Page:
Dealing With Our Most Precious Resource: the Perils of Separate Lockouts

Once upon a time I lived in a world where I could raid as many nights a week as I wanted. Sometimes I would be online in WoW In some form, at some hour of the evening, up to six days a week. I had forsaken all other games despite being an avid gamer since the age of six. I embraced the raiding scene just like many others did at the time: full bore into the 40-man raid team content. I was 8 years younger than I am now and I had nary a care in the world with the only concern I really had was money. WoW offered me so much entertainment for so little money compared to going out and buying other $60 games.

Back then raiding was different of course. Not everyone could raid or could get into a 40 man team and it showed when folks in Orgrimmar or Ironforge would ogle your shiny purple epics and ask where you got them. There was a clear delineation between the haves and the have-nots which only become more apparent once AQ40 and Naxxramas rolled around. While I was fortunate, or unfortunate if you consider my raiding schedule and my girlfriend’s displeasure, to clear Naxx40 before the Burning Crusade patch the number of people who did experience any substantial portion of the instance is amazing small. The barrier to entry for raiding guilds was exceptionally high and there was no shortcut to gearing up through all of the instances in order.

I’m older now.

I have a wedding to plan, a house to fix up, a well-paying job that I like, people to see, and other games to play. While money will forever be a concern for me it is now one on another level. I’m not worrying that I can’t get all of the games that I’d like to get because I can afford the ones I want. I’m instead worrying about fixing the gutters, having the pool fixed, and creating an addition on the house. Life has shifted my priorities significantly and I’m sure this is the case for many WoW players.

The most precious commodity we have in our daily and weekly lives…is TIME.

Simply put there is not enough time in the day to do everything, see everyone, and be as productive as you’d like without making sacrifices. Those sacrifices are often forsaking recreational things like video games for an evening to enrich other aspects of your life. It is for this reason that I have staunchly stuck to my goal of never raiding any more than three nights a week. If a guild that I am in decides it needs a fourth night because a boss is close I may or may not be able to make it and it must be something I wouldn’t be held accountable for missing. My guild is important to me, but my life and my free time are more important to me. This is non-negotiable.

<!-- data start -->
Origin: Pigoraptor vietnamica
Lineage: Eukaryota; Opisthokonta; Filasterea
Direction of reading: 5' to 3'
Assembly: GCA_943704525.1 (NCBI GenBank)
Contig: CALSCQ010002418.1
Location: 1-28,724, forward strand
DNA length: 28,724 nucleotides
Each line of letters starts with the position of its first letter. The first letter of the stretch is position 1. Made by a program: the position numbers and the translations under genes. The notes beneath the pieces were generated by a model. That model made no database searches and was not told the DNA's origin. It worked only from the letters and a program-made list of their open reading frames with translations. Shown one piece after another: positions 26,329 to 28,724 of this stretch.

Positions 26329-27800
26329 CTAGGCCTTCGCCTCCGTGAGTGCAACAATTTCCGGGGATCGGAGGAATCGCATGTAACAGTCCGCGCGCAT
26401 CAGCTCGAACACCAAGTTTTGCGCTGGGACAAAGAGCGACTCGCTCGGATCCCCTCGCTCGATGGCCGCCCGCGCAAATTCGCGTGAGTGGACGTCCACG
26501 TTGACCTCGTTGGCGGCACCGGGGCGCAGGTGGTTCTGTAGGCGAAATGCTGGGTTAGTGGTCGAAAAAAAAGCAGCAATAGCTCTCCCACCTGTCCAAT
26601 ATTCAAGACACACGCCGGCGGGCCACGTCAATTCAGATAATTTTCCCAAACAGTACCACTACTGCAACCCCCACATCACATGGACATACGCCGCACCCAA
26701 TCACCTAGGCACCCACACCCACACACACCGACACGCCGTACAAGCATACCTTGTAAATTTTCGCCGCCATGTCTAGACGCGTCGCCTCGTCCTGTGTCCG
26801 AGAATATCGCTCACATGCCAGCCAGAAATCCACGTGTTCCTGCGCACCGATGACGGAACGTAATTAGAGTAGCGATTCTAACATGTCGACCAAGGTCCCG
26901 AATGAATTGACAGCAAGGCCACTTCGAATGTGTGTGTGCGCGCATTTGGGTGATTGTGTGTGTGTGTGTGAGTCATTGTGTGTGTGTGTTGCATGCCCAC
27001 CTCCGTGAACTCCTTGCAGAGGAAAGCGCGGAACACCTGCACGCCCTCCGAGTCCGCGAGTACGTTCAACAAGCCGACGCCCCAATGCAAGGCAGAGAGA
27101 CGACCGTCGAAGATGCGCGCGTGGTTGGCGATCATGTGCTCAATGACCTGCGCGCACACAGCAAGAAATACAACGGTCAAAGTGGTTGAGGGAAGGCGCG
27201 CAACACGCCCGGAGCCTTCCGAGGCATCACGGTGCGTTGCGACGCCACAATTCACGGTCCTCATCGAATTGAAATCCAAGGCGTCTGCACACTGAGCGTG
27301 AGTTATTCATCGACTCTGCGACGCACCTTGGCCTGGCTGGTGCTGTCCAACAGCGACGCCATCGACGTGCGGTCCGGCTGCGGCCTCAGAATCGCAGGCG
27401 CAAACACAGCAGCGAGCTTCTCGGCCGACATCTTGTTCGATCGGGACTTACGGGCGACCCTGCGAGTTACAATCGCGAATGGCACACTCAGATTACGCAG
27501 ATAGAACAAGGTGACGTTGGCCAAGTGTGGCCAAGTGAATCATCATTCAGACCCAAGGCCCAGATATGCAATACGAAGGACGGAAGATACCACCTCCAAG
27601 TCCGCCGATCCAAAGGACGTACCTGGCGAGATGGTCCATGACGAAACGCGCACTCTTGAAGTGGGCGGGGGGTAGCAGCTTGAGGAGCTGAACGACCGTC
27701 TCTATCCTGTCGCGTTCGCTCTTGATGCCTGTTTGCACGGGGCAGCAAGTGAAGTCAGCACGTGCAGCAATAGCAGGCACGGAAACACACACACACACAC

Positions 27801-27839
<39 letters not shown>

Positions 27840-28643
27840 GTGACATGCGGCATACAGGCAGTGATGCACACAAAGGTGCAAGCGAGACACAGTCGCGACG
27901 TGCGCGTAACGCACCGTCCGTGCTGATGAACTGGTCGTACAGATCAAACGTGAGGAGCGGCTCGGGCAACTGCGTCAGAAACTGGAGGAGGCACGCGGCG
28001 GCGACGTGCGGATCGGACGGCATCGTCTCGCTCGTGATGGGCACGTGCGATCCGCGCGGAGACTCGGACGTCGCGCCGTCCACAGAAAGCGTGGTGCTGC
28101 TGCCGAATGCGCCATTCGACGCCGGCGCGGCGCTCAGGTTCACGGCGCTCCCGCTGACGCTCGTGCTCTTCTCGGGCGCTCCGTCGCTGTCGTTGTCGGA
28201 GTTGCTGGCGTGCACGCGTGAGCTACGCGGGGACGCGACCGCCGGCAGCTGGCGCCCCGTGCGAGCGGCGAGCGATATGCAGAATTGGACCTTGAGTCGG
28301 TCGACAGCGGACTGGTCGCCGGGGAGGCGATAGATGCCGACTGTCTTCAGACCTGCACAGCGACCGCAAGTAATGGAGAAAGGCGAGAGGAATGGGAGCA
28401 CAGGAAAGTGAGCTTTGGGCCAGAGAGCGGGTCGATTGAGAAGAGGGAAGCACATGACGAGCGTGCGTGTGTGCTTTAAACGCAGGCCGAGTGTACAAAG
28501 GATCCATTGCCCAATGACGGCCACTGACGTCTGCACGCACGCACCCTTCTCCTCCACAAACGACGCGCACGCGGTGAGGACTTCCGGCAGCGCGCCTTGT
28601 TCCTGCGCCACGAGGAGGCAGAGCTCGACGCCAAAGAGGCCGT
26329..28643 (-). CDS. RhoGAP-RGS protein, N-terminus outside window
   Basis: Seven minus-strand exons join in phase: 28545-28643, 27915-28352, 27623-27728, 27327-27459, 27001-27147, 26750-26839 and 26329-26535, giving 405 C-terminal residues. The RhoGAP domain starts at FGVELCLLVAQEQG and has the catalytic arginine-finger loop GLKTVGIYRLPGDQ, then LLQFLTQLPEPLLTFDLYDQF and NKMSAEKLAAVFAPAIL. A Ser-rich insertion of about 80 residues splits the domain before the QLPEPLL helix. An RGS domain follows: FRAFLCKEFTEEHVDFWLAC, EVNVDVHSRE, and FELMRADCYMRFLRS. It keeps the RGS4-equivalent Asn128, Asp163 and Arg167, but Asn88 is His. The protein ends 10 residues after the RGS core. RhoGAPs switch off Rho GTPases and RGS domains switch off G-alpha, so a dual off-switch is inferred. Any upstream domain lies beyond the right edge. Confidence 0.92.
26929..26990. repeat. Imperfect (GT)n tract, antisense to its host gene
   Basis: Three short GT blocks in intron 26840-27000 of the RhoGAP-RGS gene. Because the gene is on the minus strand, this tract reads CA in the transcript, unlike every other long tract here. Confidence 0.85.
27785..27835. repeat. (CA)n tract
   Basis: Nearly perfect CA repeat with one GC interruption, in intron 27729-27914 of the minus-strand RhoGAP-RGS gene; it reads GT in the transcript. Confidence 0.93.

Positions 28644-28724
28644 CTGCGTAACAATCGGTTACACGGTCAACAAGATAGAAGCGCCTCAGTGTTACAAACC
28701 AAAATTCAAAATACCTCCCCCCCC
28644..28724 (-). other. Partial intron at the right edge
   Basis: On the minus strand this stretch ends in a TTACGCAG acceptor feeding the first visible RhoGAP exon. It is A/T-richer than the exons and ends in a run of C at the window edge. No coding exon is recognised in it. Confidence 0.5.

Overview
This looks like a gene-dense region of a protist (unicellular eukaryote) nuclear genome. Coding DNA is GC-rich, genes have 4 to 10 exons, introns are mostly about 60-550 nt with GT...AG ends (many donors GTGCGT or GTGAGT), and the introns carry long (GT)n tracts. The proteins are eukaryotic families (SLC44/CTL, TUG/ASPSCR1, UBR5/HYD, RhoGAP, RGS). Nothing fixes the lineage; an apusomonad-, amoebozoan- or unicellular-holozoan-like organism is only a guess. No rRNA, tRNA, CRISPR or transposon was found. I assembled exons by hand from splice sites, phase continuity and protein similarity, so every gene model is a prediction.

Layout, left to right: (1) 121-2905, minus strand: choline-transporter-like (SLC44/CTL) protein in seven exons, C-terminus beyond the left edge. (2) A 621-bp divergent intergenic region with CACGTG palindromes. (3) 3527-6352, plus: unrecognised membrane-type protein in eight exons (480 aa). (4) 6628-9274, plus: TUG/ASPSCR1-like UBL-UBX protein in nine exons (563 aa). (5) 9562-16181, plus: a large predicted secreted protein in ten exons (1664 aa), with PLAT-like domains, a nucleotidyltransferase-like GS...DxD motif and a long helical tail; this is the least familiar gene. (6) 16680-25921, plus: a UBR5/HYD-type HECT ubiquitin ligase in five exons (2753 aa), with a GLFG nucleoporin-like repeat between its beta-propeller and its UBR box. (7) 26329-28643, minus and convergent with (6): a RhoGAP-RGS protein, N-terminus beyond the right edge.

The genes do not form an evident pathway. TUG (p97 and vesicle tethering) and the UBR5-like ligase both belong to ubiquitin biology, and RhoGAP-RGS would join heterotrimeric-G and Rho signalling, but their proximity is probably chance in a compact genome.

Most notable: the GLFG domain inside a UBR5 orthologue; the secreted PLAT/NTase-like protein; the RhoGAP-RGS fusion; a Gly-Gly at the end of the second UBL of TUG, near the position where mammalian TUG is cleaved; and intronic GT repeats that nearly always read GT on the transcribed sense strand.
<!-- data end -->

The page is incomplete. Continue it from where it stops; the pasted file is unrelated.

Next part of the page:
Mists of Pandaria is attacking my free time constantly with its rather endless stream of things to do. Some of these things I like such as Pet Battles (though I haven’t done any since I swapped servers), running old dungeons, killing alliance players, the tillers, and even some of the dailies. Overall though the vast amount of dailies available as well as LFR and working to cap VP with heroics as needed suck up a large amount of time. The blessing though is that each of these things is bite sized and can done piecemeal throughout a day or the week. Nothing fully intrudes on my ability to maintain my schedule. Worst case scenario is that I stay up a little bit after raid ends at 11 and I bang out my dailies before bed. I might run LFR in the morning or afternoon on the weekend and heroics happen whenever. Managing my time is the largest responsibility I have as a potential husband and gamer.

When I read people clamoring for the return of separate 10 and 25 man lockouts it confuses me greatly. While I agree that someone putting additional time into the game should gain additional benefits, those benefits should not be substantial enough to give them a massive leg up in the raiding environment (with the exception of people spending that extra time on their main raid, e.g. top guilds when content is released). Spending ten more hours than me doing non-main raid content in a week should net you reputation, rewards, extra gold etc. What it isn’t, is a reason to feel entitled to more loot and gear. World of Warcraft has become a lifestyle and as such needs to be planned according to their (Blizzard’s) views on a healthy raiding schedule. They cannot safely design a model that makes the average raider tack on an additional one or two nights during the week to raid a second raid size out of obligation to make their character the best It can be. They  use the word ‘optional’ a lot and while sometimes we all know it might not be, they are aware that separate lockouts with equal loot would NOT be optional for many.